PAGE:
This view was confirmed when The Arcane Schools of John Yarker came to me for review. I wrote to the author, who recognized my title to the 33° and conferred on me the grades of 95° Memphis and 90° Mizraim. It seemed as if I had somehow turned a tap. From this time on I lived in a perfect shower of diplomas, from Bucharest to Salt Lake City. I possess more exalted titles than I have ever been able to count. I am supposed to know more secret signs, tokens, passwords, grand-words, grips, and so on, than I could actually learn in a dozen lives. An elephant would break down under the insignia I am entitled to wear. The natural consequence of this was that, like Alice when she found the kings and queens and the rest showering upon her as a pack of cards, I woke up.
I went to Venice in May, breaking the homeward journey at Pallanza, where I wrote Household Gods, a poetical dramatic sketch. It is a sort of magical allegory, full of subtle ironies and mystifications; almost the only thing of its kind I have ever done — which perhaps accounts for my having a sneaking affection for it.
I had made a great many friends in London and the reconstructed Order was attracting aspirants from all classes of people, some silly loafers looking for a new sensation, but many most sincere and sensible. My inexperience led me into laxity in dealing with these people. I failed to enforce the strict rule of the Order: that probationers should be kept apart. I allowed them to meet in my studio and even to practise forms of Magick congregationally.
In the spring, on May 9th, an evocation of Bartzabel, the spirit of Mars, was made, so successfully as to demand description. My assistants were Commander Marston, R.N., one of the highest officials of the Admiralty, and Leila Waddell, an Australian violinist whom I had just met and who appealed to my imagination.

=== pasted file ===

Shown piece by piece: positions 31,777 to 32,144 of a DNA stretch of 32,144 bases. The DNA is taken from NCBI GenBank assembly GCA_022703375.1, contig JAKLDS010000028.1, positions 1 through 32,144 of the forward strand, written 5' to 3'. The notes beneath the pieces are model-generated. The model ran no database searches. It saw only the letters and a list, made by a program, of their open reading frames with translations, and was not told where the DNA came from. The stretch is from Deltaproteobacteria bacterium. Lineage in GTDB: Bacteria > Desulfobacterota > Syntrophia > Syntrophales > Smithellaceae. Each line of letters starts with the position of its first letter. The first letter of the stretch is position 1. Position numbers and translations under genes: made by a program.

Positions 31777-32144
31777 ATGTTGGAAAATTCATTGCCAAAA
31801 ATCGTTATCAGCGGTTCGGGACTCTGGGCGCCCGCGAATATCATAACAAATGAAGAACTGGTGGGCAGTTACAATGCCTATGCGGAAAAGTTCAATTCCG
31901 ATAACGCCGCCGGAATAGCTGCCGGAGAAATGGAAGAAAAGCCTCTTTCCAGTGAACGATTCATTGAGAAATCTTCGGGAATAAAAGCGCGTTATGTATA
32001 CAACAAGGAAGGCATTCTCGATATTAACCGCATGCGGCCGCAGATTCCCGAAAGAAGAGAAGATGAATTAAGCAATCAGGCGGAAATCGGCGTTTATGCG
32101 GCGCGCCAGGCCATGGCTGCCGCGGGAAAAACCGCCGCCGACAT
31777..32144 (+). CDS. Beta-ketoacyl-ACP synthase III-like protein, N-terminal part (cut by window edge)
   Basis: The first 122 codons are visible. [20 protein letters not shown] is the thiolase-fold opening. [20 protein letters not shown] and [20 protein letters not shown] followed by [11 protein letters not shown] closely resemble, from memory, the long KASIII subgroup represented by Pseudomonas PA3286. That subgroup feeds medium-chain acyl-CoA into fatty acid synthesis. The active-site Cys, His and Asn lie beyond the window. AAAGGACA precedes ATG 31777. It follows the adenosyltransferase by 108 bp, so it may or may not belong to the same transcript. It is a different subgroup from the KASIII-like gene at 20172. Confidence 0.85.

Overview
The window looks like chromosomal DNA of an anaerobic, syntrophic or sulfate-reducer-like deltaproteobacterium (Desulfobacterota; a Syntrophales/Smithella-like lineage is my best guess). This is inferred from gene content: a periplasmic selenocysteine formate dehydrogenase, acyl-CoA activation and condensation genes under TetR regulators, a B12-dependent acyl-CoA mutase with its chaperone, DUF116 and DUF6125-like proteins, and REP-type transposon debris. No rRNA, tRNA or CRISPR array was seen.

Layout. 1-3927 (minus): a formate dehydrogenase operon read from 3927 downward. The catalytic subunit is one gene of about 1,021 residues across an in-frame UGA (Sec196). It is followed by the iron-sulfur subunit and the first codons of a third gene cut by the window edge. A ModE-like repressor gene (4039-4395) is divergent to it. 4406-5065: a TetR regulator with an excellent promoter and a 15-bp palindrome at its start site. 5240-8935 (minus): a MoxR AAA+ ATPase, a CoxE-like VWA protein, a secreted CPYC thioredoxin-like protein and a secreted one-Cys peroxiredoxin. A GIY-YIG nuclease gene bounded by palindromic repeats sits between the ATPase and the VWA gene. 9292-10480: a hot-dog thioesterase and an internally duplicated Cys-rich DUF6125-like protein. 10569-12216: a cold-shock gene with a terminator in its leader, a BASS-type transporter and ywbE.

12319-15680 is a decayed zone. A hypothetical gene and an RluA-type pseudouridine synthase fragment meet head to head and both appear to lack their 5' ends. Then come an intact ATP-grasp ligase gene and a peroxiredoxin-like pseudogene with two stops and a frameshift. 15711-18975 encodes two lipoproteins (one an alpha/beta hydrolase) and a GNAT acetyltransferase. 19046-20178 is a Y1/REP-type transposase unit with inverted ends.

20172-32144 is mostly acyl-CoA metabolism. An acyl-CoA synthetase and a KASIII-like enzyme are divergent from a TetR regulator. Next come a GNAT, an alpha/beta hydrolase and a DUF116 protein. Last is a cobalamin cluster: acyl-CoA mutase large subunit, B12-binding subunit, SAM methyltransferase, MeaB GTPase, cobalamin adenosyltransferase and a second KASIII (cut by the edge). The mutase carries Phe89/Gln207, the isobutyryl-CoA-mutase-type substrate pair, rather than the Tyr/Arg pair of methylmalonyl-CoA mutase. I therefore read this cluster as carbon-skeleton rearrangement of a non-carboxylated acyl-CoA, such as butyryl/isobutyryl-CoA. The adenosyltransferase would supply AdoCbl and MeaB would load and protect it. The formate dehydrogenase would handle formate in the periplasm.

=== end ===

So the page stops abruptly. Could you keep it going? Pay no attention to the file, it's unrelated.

I began at once to use her as a principal figure in my work. In the first week of our intimacy I wrote two stories about her: “The Vixen” and “The Violinist”. “The Vixen” is about a girl, an heiress in a fox-hunting shire, who tortures and uses for black magic a girl friend. She has a lover, Lord Eyre, whom she despises. She has some intimate relations with a phantom fox, who (to put it briefly) obsesses her. She yields to Eyre, who climbs into her room at night and finds that she is not a woman but a vixen. The effect is to turn him to a hound and he fastens his teeth in her throat. Hound and fox are found dead and nothing is every heard again of Eyre or his mistress. “The Violinist” is about a girl who invokes, by means of her music, a demon belonging to one of the Elemental Watch Towers. She become his mistress.
One day her husband returns to the house. He kisses her and falls dead. The demon has conferred this power upon her lips.
Excuse the digression: back to Bartzabel! In the Triangle was Frater Omnia Vincam, to serve as a material basis through which the spirit might manifest. Here was a startling innovation in tradition. I wrote, moreover, a ritual on entirely new principles. I retained the Cabbalistic names and formulae, but wrote most of the invocation in poetry. The idea was to work up the magical enthusiasm through the exhilaration induced by music.